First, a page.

Implementing operations: smart proxies and synchronization

The main tool for defining implementation methods is the corba:define-method macro. The syntax is very similar to that of the usual Lisp defmethod, except that the first argument, and only the first argument, may be specialized. The formal syntax of corba:define method is described in the mapping document. There are numerous examples in the examples subdirectory. A typical define-method form might look like the following, taken from examples/test/

(corba:define-method testexception ((this test-implementation) a)
   ((plusp a) a)
   ((zerop a) (/ 1 0))
    (error 'idltest:exceptionexample :member1 a))))
This defines a new implementation of op:testexception, which should have been defined as an operation in an IDL interface implemented by the test-implementation class. Incoming requests to invoke the operation testexception on a test-implementation instance will result in evaluation of the corba:define-method body.

Signalling exceptions in corba:define-method

You can signal a condition within the body of corba:define-method form as normal. When the implementation body is invoked remotely, the ORB will catch any signalled exceptions and behave as described by the ORB exception API.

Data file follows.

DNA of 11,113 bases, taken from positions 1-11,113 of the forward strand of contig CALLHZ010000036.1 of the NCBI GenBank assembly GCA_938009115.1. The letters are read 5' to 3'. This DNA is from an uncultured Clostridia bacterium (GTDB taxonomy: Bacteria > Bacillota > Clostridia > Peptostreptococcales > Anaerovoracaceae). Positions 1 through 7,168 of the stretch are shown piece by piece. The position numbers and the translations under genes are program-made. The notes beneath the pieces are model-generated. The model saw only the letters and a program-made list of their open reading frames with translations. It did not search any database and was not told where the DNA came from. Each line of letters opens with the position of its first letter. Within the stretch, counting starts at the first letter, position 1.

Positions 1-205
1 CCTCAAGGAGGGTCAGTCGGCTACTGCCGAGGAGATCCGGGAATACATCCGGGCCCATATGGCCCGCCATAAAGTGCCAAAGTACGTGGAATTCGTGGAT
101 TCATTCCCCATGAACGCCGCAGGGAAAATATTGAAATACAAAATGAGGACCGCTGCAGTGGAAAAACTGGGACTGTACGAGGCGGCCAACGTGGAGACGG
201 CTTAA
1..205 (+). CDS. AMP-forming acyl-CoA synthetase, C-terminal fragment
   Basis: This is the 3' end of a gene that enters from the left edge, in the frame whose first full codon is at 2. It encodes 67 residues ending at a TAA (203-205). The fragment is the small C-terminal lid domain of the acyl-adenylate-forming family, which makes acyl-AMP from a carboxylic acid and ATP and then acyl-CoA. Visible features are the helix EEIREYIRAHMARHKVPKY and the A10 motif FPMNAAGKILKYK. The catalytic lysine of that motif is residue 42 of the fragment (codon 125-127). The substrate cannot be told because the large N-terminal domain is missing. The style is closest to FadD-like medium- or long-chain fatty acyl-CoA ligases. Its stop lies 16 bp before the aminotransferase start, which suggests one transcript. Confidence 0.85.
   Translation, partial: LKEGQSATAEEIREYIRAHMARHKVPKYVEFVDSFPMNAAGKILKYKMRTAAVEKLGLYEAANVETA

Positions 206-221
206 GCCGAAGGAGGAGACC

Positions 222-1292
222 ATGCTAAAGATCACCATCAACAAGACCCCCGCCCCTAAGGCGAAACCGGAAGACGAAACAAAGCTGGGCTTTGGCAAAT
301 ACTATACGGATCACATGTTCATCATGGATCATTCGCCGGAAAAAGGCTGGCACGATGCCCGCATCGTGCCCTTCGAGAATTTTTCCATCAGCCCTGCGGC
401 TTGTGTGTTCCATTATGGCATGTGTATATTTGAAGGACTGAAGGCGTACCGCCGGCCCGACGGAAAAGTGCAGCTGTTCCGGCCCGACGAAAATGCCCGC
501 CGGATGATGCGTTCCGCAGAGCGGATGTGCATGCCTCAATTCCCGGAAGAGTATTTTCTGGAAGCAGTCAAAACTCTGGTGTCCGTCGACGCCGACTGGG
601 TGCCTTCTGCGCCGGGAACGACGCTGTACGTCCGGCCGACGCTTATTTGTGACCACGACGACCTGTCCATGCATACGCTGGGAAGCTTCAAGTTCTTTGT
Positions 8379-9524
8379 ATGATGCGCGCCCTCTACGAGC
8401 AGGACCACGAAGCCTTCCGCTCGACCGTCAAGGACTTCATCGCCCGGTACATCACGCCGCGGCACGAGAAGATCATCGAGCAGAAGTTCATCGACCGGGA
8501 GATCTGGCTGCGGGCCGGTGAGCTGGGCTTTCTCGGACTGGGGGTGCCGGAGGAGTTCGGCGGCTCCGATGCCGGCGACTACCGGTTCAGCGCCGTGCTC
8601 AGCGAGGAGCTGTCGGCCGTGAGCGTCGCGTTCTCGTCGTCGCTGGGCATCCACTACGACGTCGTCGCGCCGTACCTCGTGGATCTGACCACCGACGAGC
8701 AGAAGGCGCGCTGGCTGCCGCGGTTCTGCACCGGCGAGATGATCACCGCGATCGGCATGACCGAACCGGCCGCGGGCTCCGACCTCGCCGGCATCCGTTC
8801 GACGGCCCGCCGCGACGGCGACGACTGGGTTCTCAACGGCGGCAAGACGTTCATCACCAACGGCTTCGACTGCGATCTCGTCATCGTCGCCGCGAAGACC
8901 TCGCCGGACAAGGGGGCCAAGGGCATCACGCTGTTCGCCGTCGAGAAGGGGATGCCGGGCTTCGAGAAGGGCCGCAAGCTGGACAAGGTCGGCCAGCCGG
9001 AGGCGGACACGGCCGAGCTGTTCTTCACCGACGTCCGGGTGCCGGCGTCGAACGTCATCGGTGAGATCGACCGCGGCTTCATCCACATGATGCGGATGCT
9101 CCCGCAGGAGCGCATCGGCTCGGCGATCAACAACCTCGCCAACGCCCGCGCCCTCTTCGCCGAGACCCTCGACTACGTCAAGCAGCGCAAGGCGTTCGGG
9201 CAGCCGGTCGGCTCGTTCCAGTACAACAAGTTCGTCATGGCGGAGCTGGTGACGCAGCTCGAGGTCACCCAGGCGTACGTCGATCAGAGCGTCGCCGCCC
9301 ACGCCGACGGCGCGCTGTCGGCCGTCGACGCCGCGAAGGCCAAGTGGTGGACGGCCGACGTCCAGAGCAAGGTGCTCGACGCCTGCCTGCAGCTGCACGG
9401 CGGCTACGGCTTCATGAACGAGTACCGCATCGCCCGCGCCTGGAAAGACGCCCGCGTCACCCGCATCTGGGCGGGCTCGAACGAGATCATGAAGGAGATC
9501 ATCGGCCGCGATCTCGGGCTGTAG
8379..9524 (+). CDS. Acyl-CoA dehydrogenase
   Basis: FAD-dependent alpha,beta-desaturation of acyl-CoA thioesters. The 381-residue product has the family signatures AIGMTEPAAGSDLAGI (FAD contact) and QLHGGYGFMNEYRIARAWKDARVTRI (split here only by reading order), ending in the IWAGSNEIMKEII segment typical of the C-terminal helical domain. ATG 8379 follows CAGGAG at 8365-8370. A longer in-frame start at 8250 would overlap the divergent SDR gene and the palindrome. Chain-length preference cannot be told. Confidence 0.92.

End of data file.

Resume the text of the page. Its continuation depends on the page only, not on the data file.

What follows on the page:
You can interlock method invocations on a particular invocation by using the :synchronized keyword after the method name.

Smart proxies

You can use the usual Common Lisp :before, :after, and :around methods. One common usage is to create a smart proxy. For example, consider the IDL:
module M {
 interface test{
   long remoteoperation (in long fum);};
Suppose we want to print a message every time the remoteoperation operation on any proxy of class test was invoked. We could do this via:
(corba:define-method remoteoperation :before ((this M:test-proxy) fum)
 (format t "Proxy: ~s received message remoteoperation with parameter: ~a~%" fum)
 (force-output)) ; always a good idea to call this after formats which may occur in background
Now suppose there is a global variable named *call-remotely*. We can forward remote requests remotely only when this is T, otherwise we return 0:
(corba:define-method remoteoperation :around ((this M:test-proxy) fum)
 (if *call-remotely* (call-next-method)
You can use this, for example, to cache remote state and avoid remote invocations.

Forwarding requests

You can forward the request to another object within the body of a define-method form. The forwarding API is described separately.

Message access

Within the body of a define-method form the orblink:*message* special variable is bound to the IIOP Request message that caused the invocation. This functionality is described separately.